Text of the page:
Is 'The Real Thing' Still A Thing?

  • by April 14, 2016
It’s always heartening to dig up some historical pop cultural artifact, not only to try to understand its significance at the time, but also to see what it has to say about our lives today.

Or at least that’s my official journalistic excuse for devoting a column to the topic of Coke’s “Hilltop,” the now 45-year-old,  syrupy, award-winning, monster hit from McCann-Erickson.

You’ll recall that the spot, famously shot on a mountaintop in Italy, gathered “young people from all over the world” dressed in their native costumes -- think Japanese obis and African dashikis -- to belt out (actually, to lip-sync) the jingle  “I’d Like to Teach the World to Sing.”  

Wildly cinematic and sophisticated, it was a big production (with complex helicopter shots!) that represented a major change from the rest of the prosaic, formulaic problem/solution-based advertising that clients returned to in the 1970s, in which someone’s life would transform immediately by buying/drinking/using this “thing.”



Rather, Coke was selling emotion: happiness, unity, positivity.

The song was for “the Real Thing,” with clear-eyed people of  the future, blacks standing next to whites (a reason some Coke bottlers didn't want to show it at the time), mouthing lyrics that included “buying the world a home” and “furnishing it with love/with apple trees and honey bees and snow-white turtle doves.” (This while President Nixon had just re-escalated the Vietnam War, invaded Cambodia, and formed the White House Plumbers’ Unit). It immediately became an enormous hit single by the New Seekers that dominated AM radio for years.

OK, I’m working my way to the actual news peg here.  Recently, on Coca-Cola’s corporate blog, Unbottled, Sarah Traverso, group director of multimedia production for Coca-Cola North America, revealed that she had had the honor of color-correcting and remastering the original 1971 spot for 4K television (and rerelease on You Tube.)

“ The original 35mm footage on which the commercial was filmed sits in a vault in the Library of Congress, where American culture is preserved,” she wrote.

“So what was I doing with the original footage almost 45 years later? …In layman terms, … I was preserving an iconic gem for a new generation.”

Traverso never mentions another airing of the spot that shot it to the stratosphere fame-wise.  That’s when, last May, “Hilltop” was unexpectedly used as the shockingly blissful, upbeat (and, some thought, madly cynical and disappointing) ending for seven seasons of “Mad Men.”

Traverso's piece got wide pickup, because the Coke spot is a national treasure and favorite, yes, but also because we’ll never get real closure (aka, The Real Thing) on “Mad Men.”

By the way, as appended to Don’s meditational moment in full-lotus position, the footage that Weiner and group used for the finale actually looks as good or better than the newly remastered one.

And OK, the ending still rankles me.  Was this "MM" showrunner Matt Weiner's  sardonic answer to all of the viewers so invested in his show?  Something like, “You might have thought 'Mad Men' was about the death of the American dream and the rise of chaos culture and whatever else you’ve read into it all these seasons. Nope. In the end, it’s just about advertising. So here’s an ad.”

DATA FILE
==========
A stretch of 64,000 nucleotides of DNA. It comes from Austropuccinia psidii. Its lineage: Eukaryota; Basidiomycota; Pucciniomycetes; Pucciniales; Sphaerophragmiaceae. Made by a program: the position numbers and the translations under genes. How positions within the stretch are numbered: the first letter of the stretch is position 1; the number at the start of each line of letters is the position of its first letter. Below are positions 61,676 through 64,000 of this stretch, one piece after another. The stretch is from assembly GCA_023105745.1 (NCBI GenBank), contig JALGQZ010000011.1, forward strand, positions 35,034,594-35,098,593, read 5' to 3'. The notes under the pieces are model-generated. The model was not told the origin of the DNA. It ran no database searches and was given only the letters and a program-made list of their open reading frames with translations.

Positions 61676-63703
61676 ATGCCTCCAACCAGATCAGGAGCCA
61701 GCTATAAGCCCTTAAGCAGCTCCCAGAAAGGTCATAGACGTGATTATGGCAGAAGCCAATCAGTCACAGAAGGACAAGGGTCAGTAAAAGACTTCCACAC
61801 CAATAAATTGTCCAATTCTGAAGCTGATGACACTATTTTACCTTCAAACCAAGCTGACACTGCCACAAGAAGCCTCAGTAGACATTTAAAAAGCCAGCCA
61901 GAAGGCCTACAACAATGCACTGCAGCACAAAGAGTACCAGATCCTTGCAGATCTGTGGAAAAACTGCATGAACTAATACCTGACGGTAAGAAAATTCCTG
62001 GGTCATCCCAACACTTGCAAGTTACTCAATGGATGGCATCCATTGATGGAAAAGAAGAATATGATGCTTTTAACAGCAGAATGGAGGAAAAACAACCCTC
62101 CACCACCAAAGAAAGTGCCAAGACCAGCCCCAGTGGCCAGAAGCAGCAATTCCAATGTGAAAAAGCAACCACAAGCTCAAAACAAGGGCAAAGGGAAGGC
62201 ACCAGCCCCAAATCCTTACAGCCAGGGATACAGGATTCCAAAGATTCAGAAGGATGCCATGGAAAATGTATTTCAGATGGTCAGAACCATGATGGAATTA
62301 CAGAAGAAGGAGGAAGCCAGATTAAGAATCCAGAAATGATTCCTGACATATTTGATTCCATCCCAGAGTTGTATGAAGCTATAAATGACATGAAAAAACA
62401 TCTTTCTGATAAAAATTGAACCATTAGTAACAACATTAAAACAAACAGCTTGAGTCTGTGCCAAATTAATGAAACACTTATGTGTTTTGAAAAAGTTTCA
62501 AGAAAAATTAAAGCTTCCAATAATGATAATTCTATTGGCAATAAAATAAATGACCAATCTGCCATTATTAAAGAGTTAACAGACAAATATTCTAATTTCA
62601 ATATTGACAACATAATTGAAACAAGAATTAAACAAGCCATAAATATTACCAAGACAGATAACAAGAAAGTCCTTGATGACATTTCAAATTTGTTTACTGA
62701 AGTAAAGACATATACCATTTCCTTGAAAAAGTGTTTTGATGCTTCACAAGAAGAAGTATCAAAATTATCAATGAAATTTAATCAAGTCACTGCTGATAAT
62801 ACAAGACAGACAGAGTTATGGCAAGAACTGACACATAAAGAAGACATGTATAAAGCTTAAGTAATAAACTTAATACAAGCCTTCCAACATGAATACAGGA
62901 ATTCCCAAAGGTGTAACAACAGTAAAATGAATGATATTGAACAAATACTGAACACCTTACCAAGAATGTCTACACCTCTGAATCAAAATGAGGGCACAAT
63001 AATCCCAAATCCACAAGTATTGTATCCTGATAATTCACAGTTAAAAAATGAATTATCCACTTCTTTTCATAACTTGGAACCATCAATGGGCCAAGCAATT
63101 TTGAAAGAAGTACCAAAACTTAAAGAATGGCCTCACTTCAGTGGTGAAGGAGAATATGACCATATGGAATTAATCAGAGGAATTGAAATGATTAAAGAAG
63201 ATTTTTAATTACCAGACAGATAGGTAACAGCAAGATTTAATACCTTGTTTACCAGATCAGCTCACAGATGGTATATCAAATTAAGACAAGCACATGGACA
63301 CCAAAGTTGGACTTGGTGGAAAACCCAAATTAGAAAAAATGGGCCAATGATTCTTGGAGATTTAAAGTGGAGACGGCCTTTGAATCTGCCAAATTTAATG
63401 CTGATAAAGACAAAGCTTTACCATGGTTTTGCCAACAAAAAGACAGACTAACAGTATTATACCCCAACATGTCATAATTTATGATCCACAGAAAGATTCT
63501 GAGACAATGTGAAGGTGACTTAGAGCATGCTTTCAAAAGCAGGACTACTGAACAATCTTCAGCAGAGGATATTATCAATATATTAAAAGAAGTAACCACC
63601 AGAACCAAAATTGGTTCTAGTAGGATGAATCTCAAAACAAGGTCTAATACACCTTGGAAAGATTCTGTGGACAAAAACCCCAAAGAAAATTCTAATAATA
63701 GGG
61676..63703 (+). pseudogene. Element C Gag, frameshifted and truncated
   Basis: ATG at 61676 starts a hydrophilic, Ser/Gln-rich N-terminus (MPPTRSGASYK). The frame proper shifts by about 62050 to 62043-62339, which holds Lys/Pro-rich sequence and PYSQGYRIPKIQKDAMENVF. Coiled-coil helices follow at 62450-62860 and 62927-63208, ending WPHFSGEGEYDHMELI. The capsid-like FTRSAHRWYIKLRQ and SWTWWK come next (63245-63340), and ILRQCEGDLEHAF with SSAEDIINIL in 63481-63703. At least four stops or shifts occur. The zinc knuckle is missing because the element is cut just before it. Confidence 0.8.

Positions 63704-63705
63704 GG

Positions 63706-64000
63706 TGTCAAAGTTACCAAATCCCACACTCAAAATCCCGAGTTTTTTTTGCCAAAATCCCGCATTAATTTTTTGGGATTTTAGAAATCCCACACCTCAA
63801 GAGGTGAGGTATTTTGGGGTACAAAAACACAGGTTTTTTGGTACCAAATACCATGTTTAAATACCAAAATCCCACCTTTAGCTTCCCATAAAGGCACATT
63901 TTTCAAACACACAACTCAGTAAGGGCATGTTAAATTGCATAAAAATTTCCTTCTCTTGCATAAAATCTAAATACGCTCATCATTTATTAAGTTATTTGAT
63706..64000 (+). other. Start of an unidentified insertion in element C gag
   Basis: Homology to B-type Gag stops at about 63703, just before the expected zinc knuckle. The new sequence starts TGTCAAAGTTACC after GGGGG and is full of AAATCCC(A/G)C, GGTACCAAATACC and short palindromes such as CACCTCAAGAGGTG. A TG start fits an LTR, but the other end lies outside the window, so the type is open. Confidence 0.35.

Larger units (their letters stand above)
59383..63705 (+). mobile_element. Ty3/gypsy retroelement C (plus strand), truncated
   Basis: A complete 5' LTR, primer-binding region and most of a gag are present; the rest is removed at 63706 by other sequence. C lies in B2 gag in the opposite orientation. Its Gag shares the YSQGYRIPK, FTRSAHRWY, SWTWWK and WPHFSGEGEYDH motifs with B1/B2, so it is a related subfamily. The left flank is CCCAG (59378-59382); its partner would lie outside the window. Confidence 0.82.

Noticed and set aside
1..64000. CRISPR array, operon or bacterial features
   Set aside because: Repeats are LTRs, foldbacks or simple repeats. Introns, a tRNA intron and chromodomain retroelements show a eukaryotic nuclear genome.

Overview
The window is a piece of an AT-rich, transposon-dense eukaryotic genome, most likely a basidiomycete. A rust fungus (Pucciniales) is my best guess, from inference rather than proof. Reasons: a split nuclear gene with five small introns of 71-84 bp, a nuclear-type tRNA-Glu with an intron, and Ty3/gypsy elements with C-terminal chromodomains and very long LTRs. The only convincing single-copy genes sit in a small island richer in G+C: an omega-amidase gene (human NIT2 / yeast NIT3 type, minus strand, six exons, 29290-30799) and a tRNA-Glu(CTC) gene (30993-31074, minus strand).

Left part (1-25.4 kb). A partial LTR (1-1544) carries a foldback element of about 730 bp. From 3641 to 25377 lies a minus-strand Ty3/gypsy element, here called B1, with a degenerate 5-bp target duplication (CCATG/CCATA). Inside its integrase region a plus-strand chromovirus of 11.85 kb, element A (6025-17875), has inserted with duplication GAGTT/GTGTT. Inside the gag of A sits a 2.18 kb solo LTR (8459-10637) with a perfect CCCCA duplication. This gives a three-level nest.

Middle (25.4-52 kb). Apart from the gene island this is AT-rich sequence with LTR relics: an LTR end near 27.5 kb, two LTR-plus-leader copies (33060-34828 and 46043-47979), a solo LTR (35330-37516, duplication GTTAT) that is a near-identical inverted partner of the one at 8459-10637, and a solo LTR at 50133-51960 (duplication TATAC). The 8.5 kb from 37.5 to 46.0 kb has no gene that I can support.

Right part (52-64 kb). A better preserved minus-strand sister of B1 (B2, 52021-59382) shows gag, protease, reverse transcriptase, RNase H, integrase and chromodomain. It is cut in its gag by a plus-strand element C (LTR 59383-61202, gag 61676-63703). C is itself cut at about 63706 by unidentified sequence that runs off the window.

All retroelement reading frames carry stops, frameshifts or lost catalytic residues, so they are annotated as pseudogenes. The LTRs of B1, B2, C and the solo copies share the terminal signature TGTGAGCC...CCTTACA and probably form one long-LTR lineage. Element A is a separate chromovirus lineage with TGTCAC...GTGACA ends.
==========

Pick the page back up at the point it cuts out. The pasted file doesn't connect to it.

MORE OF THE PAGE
But that’s not exactly how the story ends. I stalked Weiner through three New York City appearances after the finale, and he seemed hurt and angry that people even questioned it.

Weiner really believed in the ad, and defended the choice by saying, "In the abstract, I did think, why not end this show with the greatest commercial ever made?”

Weiner also told audiences at the time that he’d thought the ad was the definition of pure and beautiful, and that “there isn’t enough empathy in the world.”

Talking about how disturbing he found “the cynicism,” he said: “The people who find that ad corny, they're probably experiencing a lot of life that way, and they're missing out on something." He added: “Unless your heart is made of ice, it’s hard not to react to faces that pure.”

Interestingly, the only time that actual advertising was used in "Mad Men" was in the pilot (“It’s toasted” for Lucky Strike) and the finale, when we all thought Don was toast, and Bill Backer’s famous ad came to the rescue. (Backer is still alive and kicking and living on his horse farm in Virginia, by the way.)

Something else occurred to me.  In the end, "Mad Men" was all about finding home. That fed into the whole “nostalgia” "MM" meme: the pain that makes you want to go home, where you are loved. “Come home…. We’re all worried about you. McCann will take you back,” Peggy says to Don when he calls her from Esalen, at his most distraught, just before his yoga conversion.

With that ping, Don realizes that he is not loved as Dick: only beaten-up, and homeless. As much as he made it hard for himself, he was loved in advertising, and could make a home there.

So we are to believe that, ironically, advertising was the solution to his problems. He could go back to New York, be there for his (motherless) kids, win awards, and perhaps even furnish a home with love.

And that is perhaps a more convincing image to carry than the contemporary reality of The Real Thing:  a liquid combo of sugar water, caffeine and color dye not much loved by millennials.